Fechter has for a decade claimed in his writing for the newspaper that Sami Al-Arian, a University of South Florida professor, was linked to the Palestinian terrorist group Islamic Jihad. He never named Emerson as a source of the information, but Emerson used the information from Fechter's articles in his own writing about the subject.
"We always had suspicions that Fechter was virtually an agent for Emerson, " Ahmed Bedier, executive director of the Tampa chapter of the Council on American-Islamic Relations, was quoted as saying. "Now we know that their relationship was close enough for Emerson to hire Fechter and for Fechter to take the job. So much for objective reporting."
Fechter was quoted as denying that he was influenced by Emerson. "My work on Al-Arian was 99 percent driven by documents, not Emerson, " he is quoted as saying by the paper. "The documents showed Al-Arian had links to a terrorist group and lied about it. Maybe there was no violent, criminal activity there, but the connection was real."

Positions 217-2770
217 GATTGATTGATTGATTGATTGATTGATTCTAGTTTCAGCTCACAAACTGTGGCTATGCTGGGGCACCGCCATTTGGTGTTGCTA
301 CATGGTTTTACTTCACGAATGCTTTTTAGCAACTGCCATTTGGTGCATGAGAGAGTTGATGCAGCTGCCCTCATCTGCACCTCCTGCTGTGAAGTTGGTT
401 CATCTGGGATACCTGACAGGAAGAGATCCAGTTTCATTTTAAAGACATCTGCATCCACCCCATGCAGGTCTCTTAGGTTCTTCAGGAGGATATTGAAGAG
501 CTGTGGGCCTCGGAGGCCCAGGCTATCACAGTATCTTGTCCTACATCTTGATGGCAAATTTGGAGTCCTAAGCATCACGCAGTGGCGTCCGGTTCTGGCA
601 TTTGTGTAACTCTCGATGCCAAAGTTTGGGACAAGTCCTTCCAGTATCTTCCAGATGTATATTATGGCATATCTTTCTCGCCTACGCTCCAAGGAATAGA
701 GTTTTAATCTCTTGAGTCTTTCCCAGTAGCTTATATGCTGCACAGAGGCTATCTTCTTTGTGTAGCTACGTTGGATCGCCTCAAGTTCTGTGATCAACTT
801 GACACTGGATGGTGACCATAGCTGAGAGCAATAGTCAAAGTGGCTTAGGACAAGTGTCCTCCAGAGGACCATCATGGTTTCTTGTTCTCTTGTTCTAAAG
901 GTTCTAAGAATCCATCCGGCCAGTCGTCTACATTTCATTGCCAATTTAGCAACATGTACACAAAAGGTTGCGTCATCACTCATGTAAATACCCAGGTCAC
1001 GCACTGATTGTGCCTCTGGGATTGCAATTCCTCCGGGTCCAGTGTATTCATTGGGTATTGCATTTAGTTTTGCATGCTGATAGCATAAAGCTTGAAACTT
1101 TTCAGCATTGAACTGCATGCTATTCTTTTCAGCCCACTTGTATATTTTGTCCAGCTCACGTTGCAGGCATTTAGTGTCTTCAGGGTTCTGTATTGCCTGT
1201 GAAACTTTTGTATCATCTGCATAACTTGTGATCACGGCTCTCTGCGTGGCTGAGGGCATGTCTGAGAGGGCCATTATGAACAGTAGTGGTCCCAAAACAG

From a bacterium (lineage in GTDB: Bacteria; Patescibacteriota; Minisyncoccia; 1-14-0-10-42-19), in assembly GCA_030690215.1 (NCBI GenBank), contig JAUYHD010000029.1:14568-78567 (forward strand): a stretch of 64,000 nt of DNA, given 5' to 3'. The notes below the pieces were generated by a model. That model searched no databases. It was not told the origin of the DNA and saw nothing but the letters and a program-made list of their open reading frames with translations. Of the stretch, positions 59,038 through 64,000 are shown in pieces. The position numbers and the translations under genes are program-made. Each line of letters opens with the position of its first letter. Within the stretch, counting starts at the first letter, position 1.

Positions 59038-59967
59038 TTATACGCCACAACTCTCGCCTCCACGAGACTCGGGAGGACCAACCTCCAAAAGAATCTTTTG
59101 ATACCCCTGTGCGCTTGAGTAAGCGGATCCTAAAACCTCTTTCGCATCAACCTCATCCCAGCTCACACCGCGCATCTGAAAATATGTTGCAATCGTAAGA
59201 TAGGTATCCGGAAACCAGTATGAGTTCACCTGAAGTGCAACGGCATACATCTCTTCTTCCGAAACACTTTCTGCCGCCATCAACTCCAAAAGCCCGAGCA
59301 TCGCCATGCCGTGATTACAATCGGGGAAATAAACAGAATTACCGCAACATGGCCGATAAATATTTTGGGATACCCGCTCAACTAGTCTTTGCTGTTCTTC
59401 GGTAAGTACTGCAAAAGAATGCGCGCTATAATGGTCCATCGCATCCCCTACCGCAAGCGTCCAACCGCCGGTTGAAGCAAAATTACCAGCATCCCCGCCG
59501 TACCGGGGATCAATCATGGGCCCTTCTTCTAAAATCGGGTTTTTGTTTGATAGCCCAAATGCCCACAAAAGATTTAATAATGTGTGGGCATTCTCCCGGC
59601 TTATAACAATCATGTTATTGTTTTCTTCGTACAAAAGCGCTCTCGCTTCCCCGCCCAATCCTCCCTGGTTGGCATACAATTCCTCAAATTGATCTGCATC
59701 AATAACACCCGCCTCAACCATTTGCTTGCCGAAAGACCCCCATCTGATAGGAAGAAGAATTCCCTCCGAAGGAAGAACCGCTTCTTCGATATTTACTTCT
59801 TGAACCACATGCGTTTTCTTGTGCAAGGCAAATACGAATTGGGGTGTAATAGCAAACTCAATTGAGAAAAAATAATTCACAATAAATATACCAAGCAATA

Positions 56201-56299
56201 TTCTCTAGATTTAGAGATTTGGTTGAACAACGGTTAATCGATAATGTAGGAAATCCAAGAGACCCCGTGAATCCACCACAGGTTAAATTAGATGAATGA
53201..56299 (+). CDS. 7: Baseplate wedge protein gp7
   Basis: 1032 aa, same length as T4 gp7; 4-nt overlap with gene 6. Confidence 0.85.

Al-Arian was acquitted in 2006 of eight counts of links to terrorism, while a jury remained deadlocked on nine others. The professor pleaded guilty to a charge of providing nonviolent aid to Islamic Jihad's associates.
By: E&P Staff Michael Fechter, a reporter the Tampa Tribune, quit his job Monday to do writing and editing work focusing on Islamic extremeists for Steven Emerson, director of the Investigative Project on Terrorism, according to the newspaper. Now critics are claiming that Fechter's work at the paper was tainted by his relationship to Emerson and his project.